Celebrate summer solstice with three innovative and inspiring Sun Salutation practices.
It’s so easy to get lost in the flow of Sun Salutations: Mountain Pose, Upward Salute, Standing Forward Bend, Half Standing Forward Bend, Chaturanga, Up Dog, Down Dog, Half Standing Forward Bend, Standing Forward Bend, Upward Salute, Mountain Pose, etc., etc., ad infinitum. So many yoga classes include them, and we’ve come to think of them as standard warm-up fare, akin to a brisk walk pre-run.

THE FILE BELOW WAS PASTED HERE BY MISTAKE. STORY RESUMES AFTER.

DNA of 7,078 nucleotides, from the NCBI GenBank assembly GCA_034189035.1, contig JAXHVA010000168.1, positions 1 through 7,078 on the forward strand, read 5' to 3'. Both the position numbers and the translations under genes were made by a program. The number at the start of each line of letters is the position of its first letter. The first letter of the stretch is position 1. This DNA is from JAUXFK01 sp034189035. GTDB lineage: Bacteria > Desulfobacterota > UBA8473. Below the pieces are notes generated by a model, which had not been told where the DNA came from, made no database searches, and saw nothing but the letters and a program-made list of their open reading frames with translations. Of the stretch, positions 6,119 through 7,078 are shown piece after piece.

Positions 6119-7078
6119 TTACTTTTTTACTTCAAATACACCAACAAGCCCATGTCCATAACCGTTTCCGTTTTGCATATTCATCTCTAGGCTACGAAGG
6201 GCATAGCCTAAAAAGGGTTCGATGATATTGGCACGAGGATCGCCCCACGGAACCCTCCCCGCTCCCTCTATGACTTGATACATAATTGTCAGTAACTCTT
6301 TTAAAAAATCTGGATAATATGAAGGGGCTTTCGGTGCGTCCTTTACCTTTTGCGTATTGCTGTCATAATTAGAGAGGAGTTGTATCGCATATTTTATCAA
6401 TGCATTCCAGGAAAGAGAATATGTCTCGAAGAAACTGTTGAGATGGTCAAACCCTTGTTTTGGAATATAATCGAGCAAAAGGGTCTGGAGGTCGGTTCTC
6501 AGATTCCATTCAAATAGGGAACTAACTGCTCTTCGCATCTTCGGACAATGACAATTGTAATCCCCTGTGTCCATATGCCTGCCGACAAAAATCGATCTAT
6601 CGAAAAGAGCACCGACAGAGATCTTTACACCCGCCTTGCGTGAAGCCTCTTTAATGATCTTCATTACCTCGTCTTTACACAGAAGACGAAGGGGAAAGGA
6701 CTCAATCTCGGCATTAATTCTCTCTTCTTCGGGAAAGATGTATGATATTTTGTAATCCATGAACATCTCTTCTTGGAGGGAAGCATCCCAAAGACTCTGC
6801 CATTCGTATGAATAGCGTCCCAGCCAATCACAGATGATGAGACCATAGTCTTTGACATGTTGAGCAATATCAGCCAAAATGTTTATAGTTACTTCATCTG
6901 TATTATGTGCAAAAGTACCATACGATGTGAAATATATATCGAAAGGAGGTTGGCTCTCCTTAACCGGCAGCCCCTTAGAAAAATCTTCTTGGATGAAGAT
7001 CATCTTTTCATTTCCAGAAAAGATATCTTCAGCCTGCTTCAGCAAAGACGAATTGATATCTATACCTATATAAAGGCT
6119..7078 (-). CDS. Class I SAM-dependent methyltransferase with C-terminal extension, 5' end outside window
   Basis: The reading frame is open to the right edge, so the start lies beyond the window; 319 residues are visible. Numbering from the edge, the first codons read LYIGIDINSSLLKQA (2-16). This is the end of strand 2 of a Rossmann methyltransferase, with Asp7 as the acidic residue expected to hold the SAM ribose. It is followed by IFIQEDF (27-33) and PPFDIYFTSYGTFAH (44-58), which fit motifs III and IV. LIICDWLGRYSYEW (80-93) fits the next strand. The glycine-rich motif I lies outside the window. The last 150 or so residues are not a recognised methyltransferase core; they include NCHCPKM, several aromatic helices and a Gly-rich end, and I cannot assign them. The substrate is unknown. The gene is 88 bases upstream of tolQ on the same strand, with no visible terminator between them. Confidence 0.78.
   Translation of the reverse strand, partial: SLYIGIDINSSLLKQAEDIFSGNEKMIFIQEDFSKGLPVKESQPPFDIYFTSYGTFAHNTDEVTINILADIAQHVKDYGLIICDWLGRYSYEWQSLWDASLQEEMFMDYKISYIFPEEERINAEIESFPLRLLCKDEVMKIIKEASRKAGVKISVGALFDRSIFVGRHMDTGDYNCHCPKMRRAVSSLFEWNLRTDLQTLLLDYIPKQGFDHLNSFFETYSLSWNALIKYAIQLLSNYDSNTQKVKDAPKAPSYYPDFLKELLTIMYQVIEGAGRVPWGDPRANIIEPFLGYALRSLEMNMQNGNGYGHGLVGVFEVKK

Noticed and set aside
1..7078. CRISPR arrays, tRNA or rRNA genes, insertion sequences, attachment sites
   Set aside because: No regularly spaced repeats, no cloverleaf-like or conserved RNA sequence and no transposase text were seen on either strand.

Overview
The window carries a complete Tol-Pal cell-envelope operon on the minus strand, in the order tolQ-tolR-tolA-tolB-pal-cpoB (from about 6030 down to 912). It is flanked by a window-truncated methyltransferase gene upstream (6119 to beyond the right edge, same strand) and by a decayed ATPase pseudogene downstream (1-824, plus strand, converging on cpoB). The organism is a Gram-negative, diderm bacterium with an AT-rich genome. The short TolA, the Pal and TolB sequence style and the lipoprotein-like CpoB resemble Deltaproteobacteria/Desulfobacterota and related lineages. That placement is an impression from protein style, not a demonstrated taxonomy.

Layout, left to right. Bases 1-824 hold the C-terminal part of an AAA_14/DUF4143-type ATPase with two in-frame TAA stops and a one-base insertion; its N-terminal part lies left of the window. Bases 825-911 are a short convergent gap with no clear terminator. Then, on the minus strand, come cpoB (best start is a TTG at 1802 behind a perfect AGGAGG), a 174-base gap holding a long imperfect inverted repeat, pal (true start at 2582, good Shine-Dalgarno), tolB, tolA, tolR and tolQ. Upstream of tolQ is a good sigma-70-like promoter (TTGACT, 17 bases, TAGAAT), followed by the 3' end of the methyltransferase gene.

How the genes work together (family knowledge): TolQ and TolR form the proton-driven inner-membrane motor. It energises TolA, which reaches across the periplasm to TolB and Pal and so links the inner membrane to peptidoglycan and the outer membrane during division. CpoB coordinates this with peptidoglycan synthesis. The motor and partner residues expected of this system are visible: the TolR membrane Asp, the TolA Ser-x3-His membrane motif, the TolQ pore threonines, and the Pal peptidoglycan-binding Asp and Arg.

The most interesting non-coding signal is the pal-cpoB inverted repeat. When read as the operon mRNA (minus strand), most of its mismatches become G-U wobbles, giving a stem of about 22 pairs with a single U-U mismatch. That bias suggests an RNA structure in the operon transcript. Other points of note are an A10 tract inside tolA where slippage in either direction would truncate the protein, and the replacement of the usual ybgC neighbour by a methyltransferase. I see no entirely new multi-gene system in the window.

But that’s far from their traditional goal. Sun Salutations, known as Surya Namaskar in Sanskrit, originated as a prayerful way to give thanks for the sun, as well as a spiritual light within us. “You are saluting the outside sun for providing life to the planet, and your internal sun for providing consciousness,” says yoga teacher Richard Rosen, author of Original Yoga: Rediscovering Traditional Practices of Hatha Yoga. While no one knows exactly when Sun Salutations first started or what they first looked like, many yogis assert that they date back thousands of years to when ancient Indians would chant mantras while bowing and then standing with arms raised in a ritual prostration. Modern scholars point to mid-19th-century commentary on the Hatha Yoga Pradipika, the manual for hatha yoga, as the first reference to a Sun Salutation practice, but they say written instructions did not appear in any books until the early 2oth century—a time when the rajah of Aundh (a former state in India) sought to strengthen society physically and spiritually via a series of asanas. Today, Sun Salutations are ubiquitous in Western yoga classes thanks in part to K. Pattabhi Jois, founder of Ashtanga Yoga. His Sun Salutation A (described above) and Sun Salutation B (adds in Chair Pose and Warrior I) serve as a foundation for Ashtanga and most vinyasa practice in the United States.